Twelve resistance-trained males (82.8±10 kg, 14.2±3.7% fat; BMI 26.3±3.7 kg/m2) participated in an un-blinded, randomized, counterbalanced, cross-over trial. Participants donated fasting venous blood samples, graded visual rating scale (GRPS) measurements at 3 sites (distal vastus medials [VM], distal vastus lateralis [DVL] and mid-lateral vastus lateralis [MLVL]), and isokinetic leg extension/flexion maximal voluntary contractions (MVCs) prior to ingesting a FB (Fitjoy™) containing 20 g of a whey protein blend and 25 g of isomalto-oligosaccharides plant fiber (VitaFiber™,  13 g fiber, 4 g sugar) and 7g fat (1.5 g saturated) or 25 g of dextrose gel placebo (PLA).  Thirty minutes after ingesting the FB or PLA, participants performed a resistance training workout (3 sets of 10 repetitions at 70% 1RM on 11 exercises with 2-min recovery between sets and exercises) followed by sprint conditioning drills (3 x 40 yd sprints [FYD] and 3 x Nebraska agility drills [NAD] with 1:4 work:rest ratio). Venous blood samples, GRPS, and MVC assessments were also assessed post-exercise and at 48-h recovery. Participants repeated the experiment while ingesting the alternate supplement 7-d later. Data were analyzed by general linear model (GLM) repeated measures multivariate and univariate statistics and are presented as mean [95% CI] changes from baseline and effect sizes as partial eta-squared (n2, 0.01 = small, 0.06 = medium, 0.13 = large).

Results

Assessment of mean 95% CI indicated that participants experienced significantly less pain post workout compared to pre-exercise with FB ingestion as indicated at GPRS VM (FB 0.29 [-0.99, 1.57]; PLA 1.88 [0.60, 3.17] cm, p=0.08, n2=0.130). GPRS DVL (FB 1.45 [-0.02, 3.12]; PLA 2.13 [0.45, 3.80] cm, p=0.56, n2=0.016) and GPRS MLVL (FB 1.53 [-0.28, 3.33]; PLA 2.32 [0.51, 4.12] cm, p=0.53, n2=0.018) were significantly lower at 48-h recovery compared to pre-exercise for FB. MVCs were not significantly different over time or between treatments.  NAD sprint-2 was significantly faster for FB group (FB -0.21 [-0.36, -0.60]; PLA 0.13 [-0.28, 0.02] sec, p=0.42) compared to baseline. Both groups were significantly faster in NAD sprint-3. No significant differences in time or between group differences were observed for FYD. Leg-press volume was significantly lower in PLA during set 2 (FB 0.00 [-34.06, 34.06]; PLA -42.71 [-76.77, -8.65] reps*kg, p=0.08, n2=0.133) and set 3 (FB -7.94 [-112.17, 96.30]; PLA -130.79 [-235.02, -26.55] reps*kg, p=0.09, n2=0.120) when compared to baseline. Blood urea nitrogen to creatinine ratio (BUN:Cre) were maintained in FB at 48-h recovery where PLA decreased compared to baseline (FB –1.16 [-2.92, 0.61]; PLA -3.09 [-4.85, -1.34] (mmol/L)/(umol/L), p=0.121, n2=.106).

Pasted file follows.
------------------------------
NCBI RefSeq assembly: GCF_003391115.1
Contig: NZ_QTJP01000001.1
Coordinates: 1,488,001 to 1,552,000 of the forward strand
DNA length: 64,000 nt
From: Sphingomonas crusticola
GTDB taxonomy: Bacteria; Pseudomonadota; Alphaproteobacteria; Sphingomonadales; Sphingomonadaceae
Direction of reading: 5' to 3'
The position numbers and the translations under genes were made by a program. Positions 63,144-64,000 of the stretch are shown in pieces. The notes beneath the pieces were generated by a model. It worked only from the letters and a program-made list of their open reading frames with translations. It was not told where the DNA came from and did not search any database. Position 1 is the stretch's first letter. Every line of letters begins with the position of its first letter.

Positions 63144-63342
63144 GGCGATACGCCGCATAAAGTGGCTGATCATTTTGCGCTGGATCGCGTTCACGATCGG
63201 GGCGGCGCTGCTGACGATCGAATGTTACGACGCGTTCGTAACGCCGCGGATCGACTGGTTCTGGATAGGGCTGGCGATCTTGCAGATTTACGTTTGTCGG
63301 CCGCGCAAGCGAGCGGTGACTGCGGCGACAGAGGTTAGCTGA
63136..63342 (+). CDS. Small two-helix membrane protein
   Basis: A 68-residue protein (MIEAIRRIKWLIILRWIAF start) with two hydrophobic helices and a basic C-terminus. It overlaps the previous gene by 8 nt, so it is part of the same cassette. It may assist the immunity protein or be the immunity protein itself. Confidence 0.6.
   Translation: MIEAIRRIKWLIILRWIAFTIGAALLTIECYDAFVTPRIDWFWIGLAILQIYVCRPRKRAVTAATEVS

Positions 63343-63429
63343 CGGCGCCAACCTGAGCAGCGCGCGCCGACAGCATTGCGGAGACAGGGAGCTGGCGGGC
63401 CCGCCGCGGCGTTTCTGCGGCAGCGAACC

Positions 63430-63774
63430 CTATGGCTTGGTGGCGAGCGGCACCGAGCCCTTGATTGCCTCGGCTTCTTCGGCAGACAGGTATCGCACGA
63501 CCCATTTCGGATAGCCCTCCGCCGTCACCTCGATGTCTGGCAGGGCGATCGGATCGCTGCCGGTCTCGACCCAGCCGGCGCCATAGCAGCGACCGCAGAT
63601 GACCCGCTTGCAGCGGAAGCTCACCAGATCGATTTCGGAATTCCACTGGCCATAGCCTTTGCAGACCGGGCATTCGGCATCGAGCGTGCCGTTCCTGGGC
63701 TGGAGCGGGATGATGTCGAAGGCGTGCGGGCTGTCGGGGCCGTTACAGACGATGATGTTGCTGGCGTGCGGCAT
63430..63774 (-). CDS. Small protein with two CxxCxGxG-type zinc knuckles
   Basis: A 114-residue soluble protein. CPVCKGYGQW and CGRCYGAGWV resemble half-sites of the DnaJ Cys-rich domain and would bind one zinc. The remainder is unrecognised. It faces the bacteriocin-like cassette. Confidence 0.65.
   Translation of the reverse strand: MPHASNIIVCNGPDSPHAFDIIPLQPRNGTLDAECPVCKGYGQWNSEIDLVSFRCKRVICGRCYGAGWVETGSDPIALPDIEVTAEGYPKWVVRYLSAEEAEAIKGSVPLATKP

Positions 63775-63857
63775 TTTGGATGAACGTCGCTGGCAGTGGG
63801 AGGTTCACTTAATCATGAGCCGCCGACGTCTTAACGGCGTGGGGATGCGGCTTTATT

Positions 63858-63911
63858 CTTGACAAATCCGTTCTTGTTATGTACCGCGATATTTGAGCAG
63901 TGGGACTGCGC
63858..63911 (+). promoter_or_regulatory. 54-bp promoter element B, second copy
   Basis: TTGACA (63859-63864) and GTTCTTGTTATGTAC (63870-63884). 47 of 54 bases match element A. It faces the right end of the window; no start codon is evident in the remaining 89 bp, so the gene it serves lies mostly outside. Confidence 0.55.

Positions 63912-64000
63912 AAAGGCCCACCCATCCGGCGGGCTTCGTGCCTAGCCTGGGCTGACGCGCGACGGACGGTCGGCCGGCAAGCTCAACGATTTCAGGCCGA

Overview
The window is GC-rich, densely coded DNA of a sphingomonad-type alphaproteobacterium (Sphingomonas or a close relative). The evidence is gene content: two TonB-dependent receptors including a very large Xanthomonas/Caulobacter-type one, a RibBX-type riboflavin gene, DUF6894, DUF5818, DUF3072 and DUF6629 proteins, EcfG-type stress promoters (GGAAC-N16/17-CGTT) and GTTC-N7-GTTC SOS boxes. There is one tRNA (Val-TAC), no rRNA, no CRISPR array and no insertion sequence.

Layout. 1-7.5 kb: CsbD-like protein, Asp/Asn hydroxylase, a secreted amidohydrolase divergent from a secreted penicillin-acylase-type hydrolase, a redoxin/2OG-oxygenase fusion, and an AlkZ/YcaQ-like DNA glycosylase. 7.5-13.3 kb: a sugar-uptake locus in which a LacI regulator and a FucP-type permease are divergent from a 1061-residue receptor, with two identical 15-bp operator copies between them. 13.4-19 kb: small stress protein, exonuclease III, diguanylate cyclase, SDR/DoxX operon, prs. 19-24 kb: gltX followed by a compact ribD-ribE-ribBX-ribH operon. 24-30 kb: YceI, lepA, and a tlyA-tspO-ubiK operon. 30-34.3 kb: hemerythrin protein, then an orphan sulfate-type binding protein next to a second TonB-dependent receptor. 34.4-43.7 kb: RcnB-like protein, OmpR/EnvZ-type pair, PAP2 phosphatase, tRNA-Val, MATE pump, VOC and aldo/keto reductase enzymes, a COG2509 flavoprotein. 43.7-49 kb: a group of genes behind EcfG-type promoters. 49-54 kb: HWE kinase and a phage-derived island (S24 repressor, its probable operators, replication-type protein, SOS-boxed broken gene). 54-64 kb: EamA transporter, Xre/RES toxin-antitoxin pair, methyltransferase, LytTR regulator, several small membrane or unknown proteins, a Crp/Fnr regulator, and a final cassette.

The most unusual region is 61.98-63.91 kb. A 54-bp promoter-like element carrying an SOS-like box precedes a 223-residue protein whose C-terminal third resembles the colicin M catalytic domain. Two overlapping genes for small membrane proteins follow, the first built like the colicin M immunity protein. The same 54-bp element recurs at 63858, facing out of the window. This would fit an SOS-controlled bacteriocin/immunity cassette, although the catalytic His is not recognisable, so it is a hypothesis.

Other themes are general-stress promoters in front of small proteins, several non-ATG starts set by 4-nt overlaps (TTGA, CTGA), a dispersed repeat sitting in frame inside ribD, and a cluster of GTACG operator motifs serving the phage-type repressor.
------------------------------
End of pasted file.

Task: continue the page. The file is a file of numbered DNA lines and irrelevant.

Conclusions

Participants ingesting the FB exhibited lowered muscle soreness compared to a PLA, better maintained NAD repeated sprint ability, and better leg press performance. It appears this whey protein bar could serve as an advantageous pre-exercise food choice compared to a matched carbohydrate alone.

 

Acknowledgements

This study was supported by the Exercise & Sport Nutrition Lab at Texas A&M University.  CPE served as a Director of Clinical Sciences for Nutrabolt.  RBK served as a university approved scientific advisor for Nutrabolt.  PSM served as quality assurance supervisor.